Question about Heating & Cooling
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Posted on Jan 02, 2017
EE-22 means that the unit has tried three times to ignite. after this it goes into a "lockout" condition. remove the power and the computer will reset itself. it will then try to re-ignite. check for a fuel blockage, dirty filter etc. if there's water in your kerosene it will not fire! kerosene floats on top of water. bleed your system until you get kero and no water. use a gas additive to remove water. dry-gas will work. just empty the bottle's contents into your tank. on your computer type in toyostove error codes. this will take you to toyo's site and explains the error codes.
Posted on Nov 10, 2007
EE22 is a lock out code that keeps you from continuing to try to start the heater. This code usually pops up as the result of a problem with the fuel supply (i.e. no fuel, fuel sys obstruction, clogged filter, water frozen in line, faulty igniter), but could be more serious. To clear the code the easy way, unplug heater for at least 30 minutes. While you are waiting, check your fuel tank to see if you have fuel. Then check filter to make sure the element is not clogged and that there is no air or water (or ice) in the fuel line. If you find a problem with any of these things, correct it before trying to start heater again.
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Posted on Nov 21, 2007
SOURCE: toyostove laser 73
My Laser 73 does the same thing at least once, and sometimes twice, a year. The EE6 code is what the onboard computer gives when it THINKS the flame has gone out. Now, it COULD be that all that is wrong is you are out of fuel, OR you have water in the fuel. But....the more likely scenerio, (and what has always gone wrong with mine) is a common problem in the flame pot:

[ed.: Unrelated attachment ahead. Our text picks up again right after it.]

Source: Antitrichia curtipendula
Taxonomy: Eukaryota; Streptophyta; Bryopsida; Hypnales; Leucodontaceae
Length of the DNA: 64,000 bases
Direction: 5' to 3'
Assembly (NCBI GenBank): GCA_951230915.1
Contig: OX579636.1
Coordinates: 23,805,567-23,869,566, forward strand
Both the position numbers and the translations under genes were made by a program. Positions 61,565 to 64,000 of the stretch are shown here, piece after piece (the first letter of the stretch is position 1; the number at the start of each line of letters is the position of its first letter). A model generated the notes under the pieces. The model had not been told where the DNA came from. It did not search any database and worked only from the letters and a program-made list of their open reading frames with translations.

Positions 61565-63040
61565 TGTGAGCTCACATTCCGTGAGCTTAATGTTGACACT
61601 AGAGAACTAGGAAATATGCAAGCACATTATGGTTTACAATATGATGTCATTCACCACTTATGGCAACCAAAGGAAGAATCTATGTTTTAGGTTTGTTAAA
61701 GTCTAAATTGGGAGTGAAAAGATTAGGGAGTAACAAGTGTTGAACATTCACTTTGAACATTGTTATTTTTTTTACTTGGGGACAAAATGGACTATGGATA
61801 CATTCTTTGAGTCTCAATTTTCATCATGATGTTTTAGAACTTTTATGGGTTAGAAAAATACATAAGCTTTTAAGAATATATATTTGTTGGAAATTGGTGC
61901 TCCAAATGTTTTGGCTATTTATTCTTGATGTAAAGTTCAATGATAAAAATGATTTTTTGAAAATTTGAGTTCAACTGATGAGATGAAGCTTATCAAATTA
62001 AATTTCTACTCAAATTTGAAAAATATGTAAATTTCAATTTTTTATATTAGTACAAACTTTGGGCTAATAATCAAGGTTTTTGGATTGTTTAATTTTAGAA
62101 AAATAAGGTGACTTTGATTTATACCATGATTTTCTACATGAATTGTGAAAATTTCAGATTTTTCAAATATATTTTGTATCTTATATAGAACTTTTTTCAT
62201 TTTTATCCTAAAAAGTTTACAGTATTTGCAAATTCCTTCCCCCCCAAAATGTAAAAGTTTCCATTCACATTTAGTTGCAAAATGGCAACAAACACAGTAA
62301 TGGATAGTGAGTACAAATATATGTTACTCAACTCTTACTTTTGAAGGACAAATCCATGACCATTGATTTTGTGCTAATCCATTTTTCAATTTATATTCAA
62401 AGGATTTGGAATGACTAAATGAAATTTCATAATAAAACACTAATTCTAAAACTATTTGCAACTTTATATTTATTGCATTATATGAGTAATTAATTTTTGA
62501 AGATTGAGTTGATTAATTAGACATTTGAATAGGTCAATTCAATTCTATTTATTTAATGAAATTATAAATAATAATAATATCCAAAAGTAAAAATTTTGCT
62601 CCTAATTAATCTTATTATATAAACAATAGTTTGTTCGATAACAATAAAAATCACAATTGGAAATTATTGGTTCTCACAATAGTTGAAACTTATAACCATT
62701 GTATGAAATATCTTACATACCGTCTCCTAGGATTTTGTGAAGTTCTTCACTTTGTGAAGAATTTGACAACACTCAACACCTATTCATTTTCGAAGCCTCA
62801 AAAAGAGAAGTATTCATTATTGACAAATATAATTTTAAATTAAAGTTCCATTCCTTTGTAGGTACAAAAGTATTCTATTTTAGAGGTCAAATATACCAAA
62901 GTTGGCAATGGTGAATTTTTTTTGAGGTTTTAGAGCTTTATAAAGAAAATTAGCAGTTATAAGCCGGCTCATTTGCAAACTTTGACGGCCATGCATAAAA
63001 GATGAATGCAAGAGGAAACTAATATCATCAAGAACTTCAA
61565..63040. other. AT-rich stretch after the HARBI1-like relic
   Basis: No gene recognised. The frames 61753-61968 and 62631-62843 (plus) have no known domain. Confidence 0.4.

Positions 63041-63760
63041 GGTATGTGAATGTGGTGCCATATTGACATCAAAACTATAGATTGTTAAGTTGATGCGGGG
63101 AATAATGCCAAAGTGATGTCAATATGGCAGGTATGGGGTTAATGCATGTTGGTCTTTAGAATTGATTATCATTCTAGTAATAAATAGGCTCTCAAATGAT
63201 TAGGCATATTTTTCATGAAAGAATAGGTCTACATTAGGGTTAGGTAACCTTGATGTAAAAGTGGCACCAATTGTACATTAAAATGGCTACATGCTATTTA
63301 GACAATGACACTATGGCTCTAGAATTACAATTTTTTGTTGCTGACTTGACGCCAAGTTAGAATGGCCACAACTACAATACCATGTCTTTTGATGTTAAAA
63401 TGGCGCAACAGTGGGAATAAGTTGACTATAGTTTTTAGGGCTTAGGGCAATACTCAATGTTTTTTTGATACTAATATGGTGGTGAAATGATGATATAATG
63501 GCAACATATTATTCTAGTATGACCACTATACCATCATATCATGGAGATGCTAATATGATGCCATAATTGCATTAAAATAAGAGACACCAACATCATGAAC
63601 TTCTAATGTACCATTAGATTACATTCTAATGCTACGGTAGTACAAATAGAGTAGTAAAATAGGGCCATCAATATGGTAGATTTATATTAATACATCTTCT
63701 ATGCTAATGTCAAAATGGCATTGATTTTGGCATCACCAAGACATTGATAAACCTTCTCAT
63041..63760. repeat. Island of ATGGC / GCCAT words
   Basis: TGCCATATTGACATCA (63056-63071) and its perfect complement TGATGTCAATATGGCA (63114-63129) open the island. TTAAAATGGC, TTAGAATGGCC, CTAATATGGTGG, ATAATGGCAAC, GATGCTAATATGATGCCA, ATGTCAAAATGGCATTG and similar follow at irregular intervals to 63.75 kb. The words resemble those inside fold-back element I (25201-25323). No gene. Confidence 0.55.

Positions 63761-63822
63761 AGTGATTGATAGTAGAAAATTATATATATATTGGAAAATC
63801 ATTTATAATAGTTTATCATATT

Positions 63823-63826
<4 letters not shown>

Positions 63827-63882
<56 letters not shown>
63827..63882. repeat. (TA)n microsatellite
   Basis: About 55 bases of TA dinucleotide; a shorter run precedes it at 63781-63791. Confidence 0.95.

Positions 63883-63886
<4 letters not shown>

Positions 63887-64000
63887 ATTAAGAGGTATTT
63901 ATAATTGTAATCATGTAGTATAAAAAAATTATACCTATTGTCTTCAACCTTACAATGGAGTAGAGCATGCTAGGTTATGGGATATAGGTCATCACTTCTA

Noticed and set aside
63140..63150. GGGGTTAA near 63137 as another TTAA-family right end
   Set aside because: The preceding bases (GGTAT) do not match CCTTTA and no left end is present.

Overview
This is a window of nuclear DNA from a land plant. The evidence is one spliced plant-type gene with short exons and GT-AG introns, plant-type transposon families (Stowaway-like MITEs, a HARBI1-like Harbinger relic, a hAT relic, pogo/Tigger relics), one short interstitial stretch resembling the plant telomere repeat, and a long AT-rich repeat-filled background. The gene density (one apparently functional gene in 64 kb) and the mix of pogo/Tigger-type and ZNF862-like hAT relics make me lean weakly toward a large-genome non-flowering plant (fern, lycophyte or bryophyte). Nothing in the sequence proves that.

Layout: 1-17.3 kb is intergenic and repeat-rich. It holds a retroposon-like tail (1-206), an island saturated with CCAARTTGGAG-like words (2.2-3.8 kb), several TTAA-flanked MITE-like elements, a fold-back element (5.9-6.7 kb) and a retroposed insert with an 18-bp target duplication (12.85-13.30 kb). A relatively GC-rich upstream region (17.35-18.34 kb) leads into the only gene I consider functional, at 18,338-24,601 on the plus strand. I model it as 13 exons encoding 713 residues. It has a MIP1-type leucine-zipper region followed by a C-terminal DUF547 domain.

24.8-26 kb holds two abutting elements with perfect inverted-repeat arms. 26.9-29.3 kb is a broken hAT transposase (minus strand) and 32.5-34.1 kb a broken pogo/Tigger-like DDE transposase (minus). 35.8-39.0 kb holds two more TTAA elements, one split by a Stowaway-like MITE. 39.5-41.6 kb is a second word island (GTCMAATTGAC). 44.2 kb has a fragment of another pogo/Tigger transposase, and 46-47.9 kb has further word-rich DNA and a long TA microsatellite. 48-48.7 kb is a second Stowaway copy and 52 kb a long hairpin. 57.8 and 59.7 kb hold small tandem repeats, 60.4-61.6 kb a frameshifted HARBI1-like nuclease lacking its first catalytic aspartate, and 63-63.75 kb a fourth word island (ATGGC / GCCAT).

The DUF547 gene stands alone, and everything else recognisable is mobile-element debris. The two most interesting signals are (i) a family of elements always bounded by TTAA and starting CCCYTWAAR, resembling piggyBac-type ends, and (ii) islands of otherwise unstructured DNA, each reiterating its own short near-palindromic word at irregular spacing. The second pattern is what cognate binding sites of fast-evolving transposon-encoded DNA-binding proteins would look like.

There is a stainless steel baffle near the bottom of the flame pot. (about 2 inches off the bottem). This baffle is used to "form the flame", cause it to curl up around the inside edges of the pot, where the air intake holes are, to create a clean-burning, high-efficiency blue flame. Over time, this baffle becomes horribly warped and distorted from the intense heat. (an engineering design screwup, IMO) (but you'll never get them to admit it) This warping of the baffle, in turn, causes the flame itself to become uneven, and to also begin burning poorly, with soot deposits. One of the first hints this is happening is lots of YELLOW flame, instead of the usual blue. When this happens, the flame SENSOR becomes sooted and dirty, and no longer is able to sense the flame. It tells the computer to shut down, because it thinks there is no flame, hence the "EE6" code. This sensor is simply a stainless steel rod poking into the flame pot. It's on the front of the pot, two screw fastening, and has a single wire attached to it, which runs to the computer. It is used to detect IONS (minute current) running from the flame front to the pot itself. (ground) And....(as if all this is not enough), the gaskets around the middle section of the flame pot, and at the top, usually develop cracks and leaks.
Cleaning the sensor (with steel wool) usually isn't enough to fix this problem. You will likely have to replace both of the fire-pot gaskets, the flame pot baffle, and also the burner "mat". (a round, flat, fiberglass mat glued to the bottem of the flame pot. Vacuum out all the dirt and soot. The baffle "unscrews" with about a quarter-twist CCW. (lift upwards on it, while turning CCW) Use fire-proof sealer on the new gaskets. Plan on all day taking it apart, and back together again. (a time consuming job...no fun) Good luck!
Posted on Jan 26, 2008
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